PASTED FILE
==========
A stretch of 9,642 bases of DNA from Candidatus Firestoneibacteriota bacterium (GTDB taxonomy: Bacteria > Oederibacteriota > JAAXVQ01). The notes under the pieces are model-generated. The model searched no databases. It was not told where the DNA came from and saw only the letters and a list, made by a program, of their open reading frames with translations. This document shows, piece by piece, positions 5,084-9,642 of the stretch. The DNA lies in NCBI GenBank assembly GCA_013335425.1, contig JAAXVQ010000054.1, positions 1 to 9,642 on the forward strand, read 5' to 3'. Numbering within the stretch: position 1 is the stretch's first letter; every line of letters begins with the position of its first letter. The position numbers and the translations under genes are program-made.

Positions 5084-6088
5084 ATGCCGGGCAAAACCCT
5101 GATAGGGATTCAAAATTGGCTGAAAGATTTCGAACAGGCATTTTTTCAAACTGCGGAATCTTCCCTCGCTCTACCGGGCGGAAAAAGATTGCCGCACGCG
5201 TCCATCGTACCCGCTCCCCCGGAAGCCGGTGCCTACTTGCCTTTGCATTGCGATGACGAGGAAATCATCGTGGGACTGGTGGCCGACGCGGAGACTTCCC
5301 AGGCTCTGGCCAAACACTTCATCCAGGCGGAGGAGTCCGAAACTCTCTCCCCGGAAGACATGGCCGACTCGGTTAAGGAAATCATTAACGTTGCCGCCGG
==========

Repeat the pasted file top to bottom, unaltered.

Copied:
A stretch of 9,642 bases of DNA from Candidatus Firestoneibacteriota bacterium (GTDB taxonomy: Bacteria > Oederibacteriota > JAAXVQ01). The notes under the pieces are model-generated. The model searched no databases. It was not told where the DNA came from and saw only the letters and a list, made by a program, of their open reading frames with translations. This document shows, piece by piece, positions 5,084-9,642 of the stretch. The DNA lies in NCBI GenBank assembly GCA_013335425.1, contig JAAXVQ010000054.1, positions 1 to 9,642 on the forward strand, read 5' to 3'. Numbering within the stretch: position 1 is the stretch's first letter; every line of letters begins with the position of its first letter. The position numbers and the translations under genes are program-made.

Positions 5084-6088
5084 ATGCCGGGCAAAACCCT
5101 GATAGGGATTCAAAATTGGCTGAAAGATTTCGAACAGGCATTTTTTCAAACTGCGGAATCTTCCCTCGCTCTACCGGGCGGAAAAAGATTGCCGCACGCG
5201 TCCATCGTACCCGCTCCCCCGGAAGCCGGTGCCTACTTGCCTTTGCATTGCGATGACGAGGAAATCATCGTGGGACTGGTGGCCGACGCGGAGACTTCCC
5301 AGGCTCTGGCCAAACACTTCATCCAGGCGGAGGAGTCCGAAACTCTCTCCCCGGAAGACATGGCCGACTCGGTTAAGGAAATCATTAACGTTGCCGCCGG